Cap-and-Trade Back on the Table in Oregon

A new report and hearings by the state's House and Senate environment committees has put a cap-and-trade policy to curb carbon emissions back in play in Salem.
February 22, 2017, 9am PST | James Brasuell | @CasualBrasuell
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The Oregon State Capitol building, in Salem.
Victoria Ditkovsky

"The Oregon Legislature is again considering regulating carbon emissions, possibly in the form of a cap-and-trade system that would link to those already in place in California and Quebec," reports Tracy Loew.

A series of committee meetings in the state house and senate follows on the heels of a report released earlier this month by the state Department of Environmental Quality about the impacts of a cap-and-trade program.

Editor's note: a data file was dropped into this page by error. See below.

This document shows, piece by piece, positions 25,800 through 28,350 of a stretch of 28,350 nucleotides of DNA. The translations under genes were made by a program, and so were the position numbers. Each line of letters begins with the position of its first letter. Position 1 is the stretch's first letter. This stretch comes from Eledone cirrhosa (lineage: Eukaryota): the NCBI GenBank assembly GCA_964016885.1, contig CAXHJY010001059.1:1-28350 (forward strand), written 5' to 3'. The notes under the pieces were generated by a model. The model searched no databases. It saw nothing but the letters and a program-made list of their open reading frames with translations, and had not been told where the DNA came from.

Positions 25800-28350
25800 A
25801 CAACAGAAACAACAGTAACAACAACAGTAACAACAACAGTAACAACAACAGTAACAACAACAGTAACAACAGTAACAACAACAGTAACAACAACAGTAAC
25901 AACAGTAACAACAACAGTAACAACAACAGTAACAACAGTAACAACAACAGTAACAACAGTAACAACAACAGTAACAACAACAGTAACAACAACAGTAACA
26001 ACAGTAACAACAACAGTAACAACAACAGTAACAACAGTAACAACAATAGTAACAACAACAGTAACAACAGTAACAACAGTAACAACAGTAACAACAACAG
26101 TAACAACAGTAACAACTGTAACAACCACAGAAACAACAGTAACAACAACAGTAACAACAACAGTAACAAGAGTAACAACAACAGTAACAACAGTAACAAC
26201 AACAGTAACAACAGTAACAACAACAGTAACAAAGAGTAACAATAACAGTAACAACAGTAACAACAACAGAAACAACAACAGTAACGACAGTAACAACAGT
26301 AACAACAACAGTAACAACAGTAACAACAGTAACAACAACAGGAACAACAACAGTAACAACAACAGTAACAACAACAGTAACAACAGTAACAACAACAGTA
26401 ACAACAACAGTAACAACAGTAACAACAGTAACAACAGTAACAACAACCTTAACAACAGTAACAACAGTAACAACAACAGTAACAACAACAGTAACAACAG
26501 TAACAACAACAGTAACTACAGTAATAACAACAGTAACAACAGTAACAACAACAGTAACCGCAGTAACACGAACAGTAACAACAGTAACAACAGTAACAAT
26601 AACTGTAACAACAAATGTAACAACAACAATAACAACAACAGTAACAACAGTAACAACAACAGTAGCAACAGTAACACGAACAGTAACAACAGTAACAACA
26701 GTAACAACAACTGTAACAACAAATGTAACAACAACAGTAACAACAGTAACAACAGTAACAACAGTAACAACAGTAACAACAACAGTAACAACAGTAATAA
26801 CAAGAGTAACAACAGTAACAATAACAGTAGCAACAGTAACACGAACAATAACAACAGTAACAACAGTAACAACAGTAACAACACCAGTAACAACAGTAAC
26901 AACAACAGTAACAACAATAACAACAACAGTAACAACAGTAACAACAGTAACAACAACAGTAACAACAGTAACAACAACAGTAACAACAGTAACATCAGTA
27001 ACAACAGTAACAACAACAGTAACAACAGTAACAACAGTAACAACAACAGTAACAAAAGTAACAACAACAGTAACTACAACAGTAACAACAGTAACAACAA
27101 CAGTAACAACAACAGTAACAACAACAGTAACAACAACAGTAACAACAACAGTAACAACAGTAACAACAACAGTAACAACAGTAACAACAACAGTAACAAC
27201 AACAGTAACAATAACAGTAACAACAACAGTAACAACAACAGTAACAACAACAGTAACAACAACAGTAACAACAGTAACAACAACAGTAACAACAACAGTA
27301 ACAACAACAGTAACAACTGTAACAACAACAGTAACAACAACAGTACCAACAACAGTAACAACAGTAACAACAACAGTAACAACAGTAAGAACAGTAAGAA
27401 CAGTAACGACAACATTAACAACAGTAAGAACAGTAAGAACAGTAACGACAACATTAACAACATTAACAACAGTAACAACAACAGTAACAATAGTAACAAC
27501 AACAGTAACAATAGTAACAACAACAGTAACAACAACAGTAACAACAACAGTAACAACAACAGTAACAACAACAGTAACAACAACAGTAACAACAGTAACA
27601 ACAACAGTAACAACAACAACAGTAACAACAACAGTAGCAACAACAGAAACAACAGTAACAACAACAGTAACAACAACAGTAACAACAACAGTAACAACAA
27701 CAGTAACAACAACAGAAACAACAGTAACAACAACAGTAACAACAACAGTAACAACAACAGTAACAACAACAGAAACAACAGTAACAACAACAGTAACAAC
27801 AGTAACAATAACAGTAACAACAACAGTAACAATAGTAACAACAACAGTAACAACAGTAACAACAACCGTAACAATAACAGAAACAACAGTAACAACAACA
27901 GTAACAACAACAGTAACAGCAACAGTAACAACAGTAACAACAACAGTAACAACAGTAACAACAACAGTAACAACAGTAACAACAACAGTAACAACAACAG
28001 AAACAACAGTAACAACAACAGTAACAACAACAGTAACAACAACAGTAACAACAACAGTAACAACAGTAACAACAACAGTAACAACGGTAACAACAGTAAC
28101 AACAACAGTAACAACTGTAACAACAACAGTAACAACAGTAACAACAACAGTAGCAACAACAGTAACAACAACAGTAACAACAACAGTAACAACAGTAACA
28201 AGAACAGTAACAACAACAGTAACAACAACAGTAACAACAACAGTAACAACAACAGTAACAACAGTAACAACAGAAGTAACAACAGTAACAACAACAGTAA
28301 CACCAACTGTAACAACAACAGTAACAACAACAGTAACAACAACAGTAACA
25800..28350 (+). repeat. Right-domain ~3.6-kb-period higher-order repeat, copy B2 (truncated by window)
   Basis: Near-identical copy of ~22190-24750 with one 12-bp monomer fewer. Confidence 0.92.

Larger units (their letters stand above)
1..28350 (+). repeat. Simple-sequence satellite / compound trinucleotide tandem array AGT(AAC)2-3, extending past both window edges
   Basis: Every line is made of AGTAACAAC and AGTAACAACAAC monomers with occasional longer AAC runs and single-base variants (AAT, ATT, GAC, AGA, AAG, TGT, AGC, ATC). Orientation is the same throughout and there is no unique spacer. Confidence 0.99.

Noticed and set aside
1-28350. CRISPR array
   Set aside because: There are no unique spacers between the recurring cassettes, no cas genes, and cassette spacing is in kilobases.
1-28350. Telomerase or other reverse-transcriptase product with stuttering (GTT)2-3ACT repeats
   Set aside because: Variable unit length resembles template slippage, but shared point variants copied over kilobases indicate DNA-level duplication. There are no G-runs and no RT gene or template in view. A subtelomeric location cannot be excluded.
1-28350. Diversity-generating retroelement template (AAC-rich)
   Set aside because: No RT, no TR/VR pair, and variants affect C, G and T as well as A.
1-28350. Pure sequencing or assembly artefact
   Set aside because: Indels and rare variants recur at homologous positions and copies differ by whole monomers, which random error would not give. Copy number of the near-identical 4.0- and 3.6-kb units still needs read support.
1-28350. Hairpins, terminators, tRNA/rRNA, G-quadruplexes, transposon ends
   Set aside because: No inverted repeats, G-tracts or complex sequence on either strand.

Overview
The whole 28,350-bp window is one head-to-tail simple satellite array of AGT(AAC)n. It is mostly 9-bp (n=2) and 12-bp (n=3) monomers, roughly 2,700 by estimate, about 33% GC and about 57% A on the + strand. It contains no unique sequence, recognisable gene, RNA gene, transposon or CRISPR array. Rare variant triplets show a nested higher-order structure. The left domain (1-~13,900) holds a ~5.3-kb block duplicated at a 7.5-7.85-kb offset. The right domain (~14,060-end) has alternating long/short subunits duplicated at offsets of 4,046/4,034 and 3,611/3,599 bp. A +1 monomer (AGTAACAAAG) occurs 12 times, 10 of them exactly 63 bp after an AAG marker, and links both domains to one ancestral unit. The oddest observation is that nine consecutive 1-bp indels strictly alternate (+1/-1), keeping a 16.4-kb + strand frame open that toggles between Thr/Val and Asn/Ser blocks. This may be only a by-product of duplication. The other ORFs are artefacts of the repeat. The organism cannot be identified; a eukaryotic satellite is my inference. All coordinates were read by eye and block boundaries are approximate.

"About 100 businesses around the state would be regulated if the program covered fossil fuel and natural gas suppliers, electricity providers, and industrial emitters responsible for at least 25,000 tons of greenhouse gases per year," according to Loew.

"The system would have little impact on Oregon’s overall economy, DEQ found, although some industries, such as those competing with businesses in other states, could suffer," adds Loew.

Loew doesn't mention the political prospects of any cap-and-trade proposal that could come out of the recent discussions by the state legislature—past, failed attempts at similar legislation are given only passing mention. 

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Published on Monday, February 20, 2017 in Statesman Journal
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